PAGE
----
Please use this identifier to cite or link to this item: https://doi.org/10.25540/g7gt-mppv
Title: Climate Governance of Nature-Based Carbon Sinks: A Systematic Literature Review
Authors: Liu Felicia
Miller Michelle Ann 
Taylor David 
Keywords: climate solution
carbon sink
hybrid governance
mitigation
polycentric
social-ecological
Issue Date: 15-Mar-2022
Publisher: National University of Singapore
Citation: Liu Felicia, Miller Michelle Ann, Taylor David (2022-03-15). Climate Governance of Nature-Based Carbon Sinks: A Systematic Literature Review. ScholarBank@NUS Repository. https://doi.org/10.25540/g7gt-mppv
Abstract: Enhanced carbon sequestration in vegetation and organic-rich substrates and soils, or Nature-based Carbon Sinks (NCS), can play a key role in mitigating climate change. Globally, research on NCS has tended to concentrate on the science of carbon sequestration; processes through which NCS and how trade-offs with potentially competing demands on natural resources might be most effectively governed have received relatively little attention. This systematic review goes some way toward redressing this imbalance by examining published accounts of the governance of NCS. The review focuses on Southeast Asia, a highly dynamic part of the world with great potential for enhanced carbon sequestration in NCS. A total of 94 articles, 10% of those initially selected from relevant journal articles published between January 2015 and December 2020, focusing on the governance of NCS in Southeast Asia, were subjected to detailed content analysis. The period of interest commences with the release and signing of the 2015 Paris Agreement due to the surge in publications on NCS that followed. Results of the analysis reveal weaknesses in climate governance that, along with competing land uses and rising demands for natural resources, present significant risks to current and future carbon sequestration in NCS. Our systematic literature review, suited to assessing where knowledge gaps exist, thus provides the basis for a future research agenda aimed at supporting the development of holistic and adaptive forms of governance of NCS. Important gaps revealed by the review comprise an uneven geographic coverage that renders governance in several countries and types of NCS in Southeast Asia largely invisible, a focus on either the local or the national scale that leaves the supranational scale and linkages between different scales under-explored, and alternatives to established arrangements, notably REDD+ programmes.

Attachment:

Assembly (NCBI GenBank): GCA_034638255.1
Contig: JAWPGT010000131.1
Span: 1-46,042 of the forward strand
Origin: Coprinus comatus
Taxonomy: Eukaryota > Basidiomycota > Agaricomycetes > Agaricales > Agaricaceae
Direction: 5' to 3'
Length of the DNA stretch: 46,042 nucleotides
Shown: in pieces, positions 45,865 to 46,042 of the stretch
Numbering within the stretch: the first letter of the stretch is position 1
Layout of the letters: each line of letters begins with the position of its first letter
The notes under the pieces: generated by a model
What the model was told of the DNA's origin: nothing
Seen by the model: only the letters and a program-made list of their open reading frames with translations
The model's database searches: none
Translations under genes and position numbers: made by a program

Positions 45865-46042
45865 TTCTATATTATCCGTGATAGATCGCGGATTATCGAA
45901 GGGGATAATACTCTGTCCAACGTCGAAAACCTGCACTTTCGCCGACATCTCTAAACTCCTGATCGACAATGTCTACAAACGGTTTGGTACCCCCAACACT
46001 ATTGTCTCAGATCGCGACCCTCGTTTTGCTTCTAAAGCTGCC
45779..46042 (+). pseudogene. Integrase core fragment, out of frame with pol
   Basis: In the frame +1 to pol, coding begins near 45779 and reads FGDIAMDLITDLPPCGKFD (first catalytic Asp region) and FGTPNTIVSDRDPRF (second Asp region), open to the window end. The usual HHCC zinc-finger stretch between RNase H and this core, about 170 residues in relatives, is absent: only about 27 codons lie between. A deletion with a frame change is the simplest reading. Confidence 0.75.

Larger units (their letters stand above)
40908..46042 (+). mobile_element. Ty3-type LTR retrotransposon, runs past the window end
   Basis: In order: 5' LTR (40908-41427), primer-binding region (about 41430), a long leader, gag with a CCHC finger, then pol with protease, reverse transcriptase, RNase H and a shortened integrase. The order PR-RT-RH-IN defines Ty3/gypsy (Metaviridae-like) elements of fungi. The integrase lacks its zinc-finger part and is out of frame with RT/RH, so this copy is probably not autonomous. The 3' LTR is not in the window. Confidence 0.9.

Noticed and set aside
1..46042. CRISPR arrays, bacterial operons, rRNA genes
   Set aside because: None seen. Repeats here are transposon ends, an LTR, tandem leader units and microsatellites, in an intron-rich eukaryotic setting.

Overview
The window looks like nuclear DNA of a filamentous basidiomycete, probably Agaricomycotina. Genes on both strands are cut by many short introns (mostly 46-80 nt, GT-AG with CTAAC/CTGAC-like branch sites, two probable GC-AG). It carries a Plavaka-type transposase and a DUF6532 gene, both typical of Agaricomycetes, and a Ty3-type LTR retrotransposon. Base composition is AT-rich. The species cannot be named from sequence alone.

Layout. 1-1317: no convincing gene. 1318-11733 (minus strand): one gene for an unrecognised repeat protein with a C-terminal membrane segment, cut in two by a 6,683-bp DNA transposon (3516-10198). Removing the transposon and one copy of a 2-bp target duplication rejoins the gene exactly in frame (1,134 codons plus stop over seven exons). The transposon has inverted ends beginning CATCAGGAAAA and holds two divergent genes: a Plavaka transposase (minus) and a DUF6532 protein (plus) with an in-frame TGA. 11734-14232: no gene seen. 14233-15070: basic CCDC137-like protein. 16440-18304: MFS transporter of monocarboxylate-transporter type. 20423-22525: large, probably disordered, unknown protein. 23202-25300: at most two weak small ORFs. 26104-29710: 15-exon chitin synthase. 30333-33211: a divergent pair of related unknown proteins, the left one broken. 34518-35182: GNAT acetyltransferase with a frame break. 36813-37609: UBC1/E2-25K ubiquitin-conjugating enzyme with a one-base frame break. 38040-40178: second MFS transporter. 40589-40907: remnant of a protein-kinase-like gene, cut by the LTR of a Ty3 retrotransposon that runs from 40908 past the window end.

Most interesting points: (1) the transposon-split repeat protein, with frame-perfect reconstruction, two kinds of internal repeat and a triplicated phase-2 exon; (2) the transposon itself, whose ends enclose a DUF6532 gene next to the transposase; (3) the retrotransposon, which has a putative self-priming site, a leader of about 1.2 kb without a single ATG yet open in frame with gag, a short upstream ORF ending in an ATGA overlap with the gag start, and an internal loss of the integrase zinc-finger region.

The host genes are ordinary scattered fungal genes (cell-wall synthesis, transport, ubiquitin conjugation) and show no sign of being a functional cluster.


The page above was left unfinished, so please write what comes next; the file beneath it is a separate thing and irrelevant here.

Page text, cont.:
URI: https://scholarbank.nus.edu.sg/handle/10635/235339
DOI: 10.25540/g7gt-mppv
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